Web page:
Is xCloud Ready for Prime Time?
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I tested out xCloud during its beta and now that it’s coming out as a part of Game Pass Ultimate, it would be good to see what, if any, kinks were and still are a part of the system. So, did the original demanding, but effective beta improve at all?

During the original beta, game options were a lot more limited. It was, at the height, around 50 games that were accessible. And quite a few of them were good games. After xCloud fell under the umbrella of Game Pass Ultimate, it gained the ability to stream around 100 of the games on Game Pass. So, there’s a definite improvement there. Going forward, hopefully Microsoft gets some more partnerships to bring even more hard-hitting games and third-party publishers to the service. Another thing to hope for is that it will include games that you’ve purchased. This will offer up the adaptable “play-anywhere” mentality that Microsoft is shooting for with Xbox going forward.

The demanding nature is also something can be limiting. It’s also part of the reason why Xbox game streaming probably won’t ever come to iOS devices. Yes, there are issues with Apple’s standards that are making things difficult. But for the most consistent performance, the required wireless connection should’ve been running at around 5Ghz, both from the router and the wireless card within your phone or tablet. It lessens the potential interference and increases performance. However, some iOS devices, unlike Android devices, still seem limited to 2.4Ghz so far. While that is capable of the necessary speeds to run the streaming program (10MBps down), network interference will affect things like lag and latency. While calling out questionable Apple iTunes policies, it would also do to call out the hardware element as well.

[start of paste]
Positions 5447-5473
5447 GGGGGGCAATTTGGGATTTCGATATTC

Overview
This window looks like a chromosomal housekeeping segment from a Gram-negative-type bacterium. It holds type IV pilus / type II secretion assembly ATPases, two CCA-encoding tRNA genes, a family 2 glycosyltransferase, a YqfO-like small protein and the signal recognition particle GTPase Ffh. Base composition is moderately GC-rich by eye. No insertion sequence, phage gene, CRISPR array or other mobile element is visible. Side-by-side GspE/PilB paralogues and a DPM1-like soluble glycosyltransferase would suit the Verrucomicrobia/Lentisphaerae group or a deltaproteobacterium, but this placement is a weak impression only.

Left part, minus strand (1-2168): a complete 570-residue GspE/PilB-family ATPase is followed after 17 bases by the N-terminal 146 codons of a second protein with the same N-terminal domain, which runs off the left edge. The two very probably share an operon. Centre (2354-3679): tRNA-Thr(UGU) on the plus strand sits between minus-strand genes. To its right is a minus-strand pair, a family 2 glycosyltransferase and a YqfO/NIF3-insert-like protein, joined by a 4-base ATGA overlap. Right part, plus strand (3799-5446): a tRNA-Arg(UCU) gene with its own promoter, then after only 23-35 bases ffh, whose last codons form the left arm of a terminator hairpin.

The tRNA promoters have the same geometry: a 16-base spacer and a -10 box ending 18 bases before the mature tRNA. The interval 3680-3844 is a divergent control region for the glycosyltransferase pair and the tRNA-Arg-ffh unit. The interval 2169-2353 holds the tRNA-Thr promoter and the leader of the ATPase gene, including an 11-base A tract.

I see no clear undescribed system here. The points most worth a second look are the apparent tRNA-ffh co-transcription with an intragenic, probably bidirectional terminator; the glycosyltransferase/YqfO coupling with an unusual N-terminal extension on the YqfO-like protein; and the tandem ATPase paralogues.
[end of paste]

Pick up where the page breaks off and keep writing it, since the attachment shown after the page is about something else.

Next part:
Aside from calling out the hardware element, another thing that would be wise is if Team Xbox lowered the demands so it would work more consistently with 2.4Ghz networks as well. That’ll help people who don’t know how to shift their routers to 5Ghz connection, and it’ll help everyone just dive in, which will make the service even more compelling. Something that could help is just playing up the scalability that Microsoft has been banking on for its next/cross-gen pledge. Xbox’s game streaming is capable of 1080p streaming, which is commendable. For 2.4Ghz connections, Team Xbox could try to optimize for 720p on 2.4Ghz, which could still be good if the framerates are strong and latency is low.

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One other touch that would be great is also bringing the service to Windows. Since Microsoft owns Windows, it is kind of weird that the Xbox cloud gaming service hasn’t been brought to Windows yet. Sure, you can stream from your console to your Windows device, but that’s still pretty limited. If they bring the cloud gaming to Windows devices, that’ll make the Xbox platform more versatile and the cloud gaming service more compelling.

Where things stand now, it’s a good start. But it’s only a start. There’s room for growth and improvement. Since it’s included in Game Pass Ultimate, it’s also sure to grow as more people start testing out and start demanding more games and more performance. I’m looking forward to seeing how this grows and improves. This has a lot of room to grow and become something truly special, possibly also outpacing both PlayStation Now and Google Stadia. If you’re interested in follow up coverage, let us know because I’ll be diving in over time.

Jon Gronli
Jon Gronli
@JGronli

Contributing Writer
Date: 10/01/2020

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